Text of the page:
Maggie Philbin OBE, star of the BBC’s legendary technology show ‘Tomorrow’s World’ was the worthy recipient of our Special Award for her contribution to technology. Maggie received her Award along with our 8 amazing category and our People’s Award winners at a glittering ceremony at BT Centre in London on 11 July 2017.
Congratulations to all our 2017 winners:
AbilityNet Accessibility Award: Bristol Braille Technology
Bristol Braille Technology is building a revolutionary and radically affordable Braille e-reader for blind people called Canute, designed with and by the blind community. The Canute is the world’s first multiple line Braille e-reader, forty characters per line by nine lines, and it will be affordable too. They want to be able to sell it for the price of a Perkins typewriter or iPhone. This would make it 20 times cheaper than existing digital Braille devices.
BT Connected Society Award: Sky Badger
Sky Badger finds educational, medical, financial and social support for families with disabled children all over the UK. Over the last five years, Sky Badger has supported over 1.02 million disabled children and their families. With 981,958 visitors to its website and over 17,470 fans and followers on social media, it is clearly reaching lots of people.
BT Young Pioneer Award: Dyslexic Aid
Year ten school pupils Kiera McKillop and Sinead McKeown from Killian’s College created the Dyslexic Aid, with a very limited budget, by using a Raspberry Pi computer. They have used their technical knowledge, skills and enthusiasm to design and make a device that helps children who are struggling to learn because of dyslexia.
Comic Relief Tech4Good for Africa Award: Praekelt.org
In South Africa, Praekelt.org’s Maternal Health Platform connects more than a million pregnant women and new mothers to vital services and information through the National Department of Health’s MomConnect programme.
Launched in 2014, so far it has sent out over 54 million messages to millions of women, with 95% of clinics in the country signed up to the service.
Community Impact Award: Chatterbox
Chatterbox is an online and in-person language tutoring service, delivered and developed by refugees. It brings together refugee talent with people and organisations that need people with excellent language skills. Since starting up in August 2016 they have supported more than 30 refugees with aspirations to rebuild their professional lives in the UK.
Digital Health Award: Fizzyo
Both of Vicky Coxhead’s sons have Cystic Fibrosis and because of this they have to do regular physio to keep infections at bay. She applied to feature on a a new BBC2 documentary asking for families with a problems to get in touchand was introduced to Haiyan Zhang, who volunteered to help. Haiyan works as Innovation Director at Microsoft Research in Cambridge. She enlisted the help of Creative Technologist Greg Saul to create a device that could take the boys’ breaths and turn them into controls for a videogame. Together, with Lee Stott at Microsoft UK, they organised hackathons where volunteer designers and engineers from across the UK came along to make new video game experiences for the Coxhead boys.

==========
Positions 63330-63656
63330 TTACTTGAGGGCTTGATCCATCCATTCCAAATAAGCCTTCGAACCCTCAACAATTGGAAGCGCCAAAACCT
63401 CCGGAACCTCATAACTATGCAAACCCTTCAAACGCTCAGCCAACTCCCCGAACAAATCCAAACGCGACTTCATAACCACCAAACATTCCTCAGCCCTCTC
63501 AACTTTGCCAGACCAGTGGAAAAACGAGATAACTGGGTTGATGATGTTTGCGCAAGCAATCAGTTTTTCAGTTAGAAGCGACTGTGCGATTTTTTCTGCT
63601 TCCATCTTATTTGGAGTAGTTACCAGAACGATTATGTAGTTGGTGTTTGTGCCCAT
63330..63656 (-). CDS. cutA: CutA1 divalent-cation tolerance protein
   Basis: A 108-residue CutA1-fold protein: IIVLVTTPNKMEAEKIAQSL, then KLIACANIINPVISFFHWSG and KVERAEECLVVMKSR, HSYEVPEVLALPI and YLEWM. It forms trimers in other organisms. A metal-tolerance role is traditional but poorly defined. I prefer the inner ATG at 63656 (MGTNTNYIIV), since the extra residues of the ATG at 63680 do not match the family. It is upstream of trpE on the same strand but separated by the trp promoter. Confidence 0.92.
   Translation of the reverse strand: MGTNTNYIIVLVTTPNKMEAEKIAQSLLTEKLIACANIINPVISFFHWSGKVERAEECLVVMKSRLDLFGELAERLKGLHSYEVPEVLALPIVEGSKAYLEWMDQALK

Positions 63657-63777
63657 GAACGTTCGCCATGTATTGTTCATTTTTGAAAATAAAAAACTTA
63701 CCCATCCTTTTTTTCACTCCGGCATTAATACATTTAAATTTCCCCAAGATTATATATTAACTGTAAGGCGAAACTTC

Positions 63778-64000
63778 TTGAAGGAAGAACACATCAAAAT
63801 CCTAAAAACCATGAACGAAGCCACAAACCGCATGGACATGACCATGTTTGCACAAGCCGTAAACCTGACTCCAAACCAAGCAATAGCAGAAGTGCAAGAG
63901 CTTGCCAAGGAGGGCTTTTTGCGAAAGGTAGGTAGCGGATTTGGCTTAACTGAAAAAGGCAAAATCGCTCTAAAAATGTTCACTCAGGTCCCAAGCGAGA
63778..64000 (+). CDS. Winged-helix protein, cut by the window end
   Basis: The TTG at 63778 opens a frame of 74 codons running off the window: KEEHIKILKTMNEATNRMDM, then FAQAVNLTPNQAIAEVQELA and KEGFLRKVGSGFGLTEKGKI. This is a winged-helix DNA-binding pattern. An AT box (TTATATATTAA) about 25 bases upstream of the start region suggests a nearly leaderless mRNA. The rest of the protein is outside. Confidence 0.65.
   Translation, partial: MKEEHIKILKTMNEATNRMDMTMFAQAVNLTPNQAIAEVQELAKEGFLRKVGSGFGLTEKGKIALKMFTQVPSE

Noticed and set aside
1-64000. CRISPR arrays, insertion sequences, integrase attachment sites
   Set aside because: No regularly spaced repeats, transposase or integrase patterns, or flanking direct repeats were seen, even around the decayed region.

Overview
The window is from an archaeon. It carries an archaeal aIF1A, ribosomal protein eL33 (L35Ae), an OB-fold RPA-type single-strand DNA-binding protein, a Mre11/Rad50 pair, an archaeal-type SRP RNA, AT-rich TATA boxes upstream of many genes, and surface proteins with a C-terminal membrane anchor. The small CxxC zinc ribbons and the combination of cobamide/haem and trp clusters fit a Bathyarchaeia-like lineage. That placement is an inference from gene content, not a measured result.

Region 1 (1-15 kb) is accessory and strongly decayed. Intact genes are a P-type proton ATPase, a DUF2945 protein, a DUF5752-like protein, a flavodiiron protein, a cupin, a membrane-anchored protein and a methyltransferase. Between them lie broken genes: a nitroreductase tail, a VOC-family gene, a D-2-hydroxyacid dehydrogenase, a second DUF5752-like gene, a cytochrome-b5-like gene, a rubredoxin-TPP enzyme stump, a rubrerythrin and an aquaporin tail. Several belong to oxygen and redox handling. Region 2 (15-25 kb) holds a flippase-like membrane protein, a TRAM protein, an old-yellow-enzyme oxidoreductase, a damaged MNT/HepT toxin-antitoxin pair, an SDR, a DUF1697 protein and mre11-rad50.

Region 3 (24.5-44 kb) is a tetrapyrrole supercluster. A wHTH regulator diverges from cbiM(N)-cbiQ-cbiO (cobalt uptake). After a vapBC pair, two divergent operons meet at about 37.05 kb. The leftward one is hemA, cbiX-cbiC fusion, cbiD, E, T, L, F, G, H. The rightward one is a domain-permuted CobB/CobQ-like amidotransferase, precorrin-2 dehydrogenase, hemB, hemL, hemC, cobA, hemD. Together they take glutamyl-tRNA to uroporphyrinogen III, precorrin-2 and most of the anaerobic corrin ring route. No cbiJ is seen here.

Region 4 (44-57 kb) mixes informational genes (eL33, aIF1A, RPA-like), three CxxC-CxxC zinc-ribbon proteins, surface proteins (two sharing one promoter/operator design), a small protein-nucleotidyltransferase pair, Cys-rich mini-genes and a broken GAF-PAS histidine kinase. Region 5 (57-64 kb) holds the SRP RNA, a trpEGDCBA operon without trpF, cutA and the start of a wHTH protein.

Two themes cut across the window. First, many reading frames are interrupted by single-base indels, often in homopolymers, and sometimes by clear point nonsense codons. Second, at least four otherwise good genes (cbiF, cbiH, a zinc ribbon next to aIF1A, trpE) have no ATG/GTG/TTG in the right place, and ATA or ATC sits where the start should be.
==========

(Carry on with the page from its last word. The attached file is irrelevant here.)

Digital Skills Award: FabFarm
FabFarm is a digital aquaponic farm that is designed, built and operated as a social enterprise by disabled students in Derry, N.Ireland. Developed by the Nerve Centre, FabLab, it uses new and emerging technologies to help empower, engage and inspire young people with special educational needs to develop new skills which are directly focused upon their employability in the digital marketplace.
Tech Volunteer of the Year Award: Simon Cook
Simon Cook started volunteering for Centra Group five years ago. Since then this digital champion has managed to set-up IT equipment in 52 sheltered housing schemes across London, and as far-a-field as Norfolk and Telford. His achievements are astounding, and are driven by his absolute determination and perseverance to use tech for good. In the beginning, it was difficult to get elderly residents involved in the IT projects, they were wary of him and the new technology. But, he has won them over and now runs a computer club four days a week that supports more than 30 people.
People’s Award: C the Signs
C the Signs, a decision support tool that enables GPs to see the early signs of cancer, was chosen as the winner of this award by the general public. The public were encouraged to read about each finalist and their entry on the AbilityNet Tech4Good Awards website and vote for their choice for the People’s Award by sending a tweet using a dedicated hashtag.
AbilityNet Head of Marketing and Communications, Mark Walker said:
“This year we saw over 200 high-quality entries that showcase how people are using technology for good.
“As always, judging the awards was a very tough task, with many worthy entries just missing on awards.
“And so we are delighted to announce these extremely worthy winners of the AbilityNet Tech4Good Awards 2017.
“Congratulations to each and every one of them for their hard work and success. And commiserations to those who didn’t win – they were all great entries, worthy of an award.
“These awards celebrate their success and share their stories to inspire others, whilst recognising all entrants’ hard work and creativity.
“Each winner has truly used their passion for digital technology to change the lives of other people.
“We now look forward to seeing how our winners and the other entrants progress in future as they go on to shape the world and help others using digital technology.”